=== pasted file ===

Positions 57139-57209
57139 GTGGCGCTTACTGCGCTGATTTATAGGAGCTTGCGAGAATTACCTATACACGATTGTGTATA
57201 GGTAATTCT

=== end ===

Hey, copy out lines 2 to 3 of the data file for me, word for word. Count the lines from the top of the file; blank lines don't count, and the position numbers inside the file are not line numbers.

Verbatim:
57139 GTGGCGCTTACTGCGCTGATTTATAGGAGCTTGCGAGAATTACCTATACACGATTGTGTATA
57201 GGTAATTCT